By Connie Cissell/ SUN editor
SUN photo(s) Paul Finch
Youth Gather for Fun, Vocations Discussion
Fayetteville — Young people got a chance to talk to women and men religious, priests, a transitional deacon and a couple of bishops recently as the first-ever diocesan Youth Congress met to discuss vocations at Immaculate Conception Church on July 31. Also there to discuss personal vocations were a married couple and a single woman. The Youth Congress was co-sponsored by the diocesan Office of Youth Ministry and the Office of Vocation Promotion. Sister Eileen McCann, CSJ, director of Youth Ministry for diocese, said 42 young people participated during the day’s activities and approximately 100 were present by the close of the event that included liturgy and a dance.
“We need to give the kids the language and we also need to remind them that by their baptismal call, they have a responsibility to use their gifts to meet the needs of the world and they can do this through whatever vocation they choose,” Sister Eileen said. Before opening the discussion on discernment, a lively version of “Come, Lord Jesus,” brought everyone to their feet. It was made even more inspiring by Deacon Kevin Maloney’s dance moves. Both Bishops James Moynihan and Thomas Costello attended the congress and obviously enjoyed spending time with some of the younger members of the diocese. They sat in on group discussions about vocations and the discernment process. Deacon Maloney, who will be ordained next year, discussed the differences between discernment and making a decision or choice. “When I got up out of bed this morning at 7:30 a.m. the first thing I did was decide what to wear today,” Deacon Maloney joked. “Fortunately, I decided I would wear black. That decision was easy.” Discernment, he explained, doesn’t take a minute or 10 minutes. It may take 10 years, he said.
“Discernment is more than a brain/head decision,” Deacon Maloney said. “There are other parts of the body involved. The brain is one, the other is your heart. You have to feel in your gut, what you deep-down think God is telling you. And you have to be creative about where God might be calling you to be.” The process of discernment requires that the varied parts — imagination, the brain, guts, and the heart — come together before a choice is made. Imagination means using mental exercises and visualizing what God’ s plan is for an individual. Using one’s brain entails mulling over the consequences of a decision before that decision is made. Using one’s “guts” or gut instinct means thinking of that thing deep down inside each person that may tell a one what he/she is called to do. One’s heart comes into play by the different feelings one might have about a decision. Does the decision bring with it a feeling of peace, or one of anxiety?
After a skit featuring youngsters acting out the various parts that make up the process of discernment, the teenagers sat in small groups for discussion about differences between decision-making and discernment. Afterwards, some of the facilitators shared their own reasons for choosing their vocations. Many of the presenters said they were attracted to the joy and peace demonstrated by religious and clergy they had observed while they were growing up. Brother Tom Purcell, OFM Conv., is director of vocations for the Franciscan community. He told the young people that he is still constantly discerning, asking himself whether or not he still fits within his chosen religious community. “I entered with the idea that I would give it six months and then I’d go off to college and have fun. That was 36 years ago,” Brother Tom said. Sean and Jenn Clive are a young married couple with two little girls. They spoke of their love for each other, their relationship and why they are so certain that their vocation as a married couple is exactly where they should be.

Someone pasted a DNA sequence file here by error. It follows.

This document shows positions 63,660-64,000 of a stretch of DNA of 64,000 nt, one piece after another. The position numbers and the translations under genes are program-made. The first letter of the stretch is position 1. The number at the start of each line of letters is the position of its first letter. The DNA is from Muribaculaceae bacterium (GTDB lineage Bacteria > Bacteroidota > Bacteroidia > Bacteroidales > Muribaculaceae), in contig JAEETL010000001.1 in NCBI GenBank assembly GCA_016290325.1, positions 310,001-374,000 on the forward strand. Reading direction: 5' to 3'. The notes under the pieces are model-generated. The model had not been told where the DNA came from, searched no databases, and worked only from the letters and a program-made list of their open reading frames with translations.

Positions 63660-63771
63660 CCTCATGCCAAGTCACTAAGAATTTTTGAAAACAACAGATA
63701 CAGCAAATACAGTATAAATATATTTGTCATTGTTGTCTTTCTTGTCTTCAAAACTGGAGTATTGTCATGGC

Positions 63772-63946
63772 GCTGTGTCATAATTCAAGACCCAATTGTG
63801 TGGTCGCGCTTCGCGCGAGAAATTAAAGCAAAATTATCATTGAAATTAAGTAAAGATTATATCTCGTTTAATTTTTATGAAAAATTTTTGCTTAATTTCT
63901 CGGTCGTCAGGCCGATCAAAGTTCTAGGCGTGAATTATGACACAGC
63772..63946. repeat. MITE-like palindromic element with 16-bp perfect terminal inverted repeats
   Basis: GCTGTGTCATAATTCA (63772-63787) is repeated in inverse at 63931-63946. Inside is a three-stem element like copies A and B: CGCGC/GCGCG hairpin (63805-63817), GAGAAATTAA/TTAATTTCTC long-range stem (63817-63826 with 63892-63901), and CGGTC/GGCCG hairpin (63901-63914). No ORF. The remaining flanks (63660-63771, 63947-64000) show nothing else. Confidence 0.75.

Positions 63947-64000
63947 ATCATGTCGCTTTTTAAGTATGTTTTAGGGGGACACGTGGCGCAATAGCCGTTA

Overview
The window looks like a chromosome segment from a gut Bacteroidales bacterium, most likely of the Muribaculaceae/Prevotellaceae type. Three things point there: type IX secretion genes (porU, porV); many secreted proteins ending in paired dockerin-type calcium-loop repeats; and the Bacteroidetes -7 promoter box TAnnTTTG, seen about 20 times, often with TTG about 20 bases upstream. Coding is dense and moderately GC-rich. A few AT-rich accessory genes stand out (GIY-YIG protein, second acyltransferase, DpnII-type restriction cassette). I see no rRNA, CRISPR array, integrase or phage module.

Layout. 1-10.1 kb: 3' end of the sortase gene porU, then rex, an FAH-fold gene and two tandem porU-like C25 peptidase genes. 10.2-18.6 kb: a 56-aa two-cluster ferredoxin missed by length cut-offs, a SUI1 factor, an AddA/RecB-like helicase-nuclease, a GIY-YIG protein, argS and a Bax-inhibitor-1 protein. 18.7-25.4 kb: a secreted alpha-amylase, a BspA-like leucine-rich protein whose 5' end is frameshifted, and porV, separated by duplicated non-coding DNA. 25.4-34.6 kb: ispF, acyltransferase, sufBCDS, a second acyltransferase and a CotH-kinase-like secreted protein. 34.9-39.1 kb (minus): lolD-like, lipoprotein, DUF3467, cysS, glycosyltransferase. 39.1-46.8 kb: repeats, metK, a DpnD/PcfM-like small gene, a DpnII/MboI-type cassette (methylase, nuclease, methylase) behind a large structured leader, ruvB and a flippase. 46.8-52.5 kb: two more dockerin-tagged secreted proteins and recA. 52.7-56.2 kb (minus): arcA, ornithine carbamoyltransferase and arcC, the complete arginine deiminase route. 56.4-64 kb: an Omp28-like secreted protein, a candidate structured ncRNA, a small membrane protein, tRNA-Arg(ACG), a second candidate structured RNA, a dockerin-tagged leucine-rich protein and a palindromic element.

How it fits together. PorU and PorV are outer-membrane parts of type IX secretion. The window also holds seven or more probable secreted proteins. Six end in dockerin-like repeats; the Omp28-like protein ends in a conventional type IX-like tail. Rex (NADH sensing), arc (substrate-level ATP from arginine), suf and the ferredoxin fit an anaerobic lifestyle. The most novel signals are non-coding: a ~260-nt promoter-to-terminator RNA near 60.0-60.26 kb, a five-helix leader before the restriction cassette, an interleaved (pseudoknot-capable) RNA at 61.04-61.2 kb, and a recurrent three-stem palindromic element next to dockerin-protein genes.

Jenn said that Sean knew how to be romantic and yet respectful. The couple began dating as teenagers and by college knew they wanted to be married. “People said, ‘You’re so young, you should be free, date other people.’ The only thing I could think of was that I couldn’t imagine life without Jenn. I WAS free — free not to worry about other girls, free not to have to do things I didn’t want to do,” Sean said. The Clives explained that all vocations require prayers for wisdom. “I look at Sean and I know being married to Sean is my vocation because it goes beyond us. We recognize God’s love through our marriage,” Jenn said.
The vocation discussion carried over into small groups. The group Bishop Moynihan sat with discussed the role parents play in their children’s vocations. Some of the young people agreed that their parents are more concerned about which college they will go to and how much money they will make. Father John Donovan, the director of the Office of Vocation Promotion, said he is very aware of the issue of parental support concerning vocations. “One of the obstacles I face is that parents are opposed to even the discussion of married life and single life as a vocation, let alone a vocation to consecrated life,” he said. “It’s as if ‘vocation’ is a dirty word.”
Bishop Moynihan told his discussion group that parents can give their children a good example by the way they live. One young man said that not being able to be married would be a concern if he were considering a vocation to the priesthood. The young people asked Bishop Moynihan about his decision to become a priest. He told them he has never regretted it. “Every day becomes the happiest day of my life. You never have a bad day because you start every day with prayer,” the bishop told them.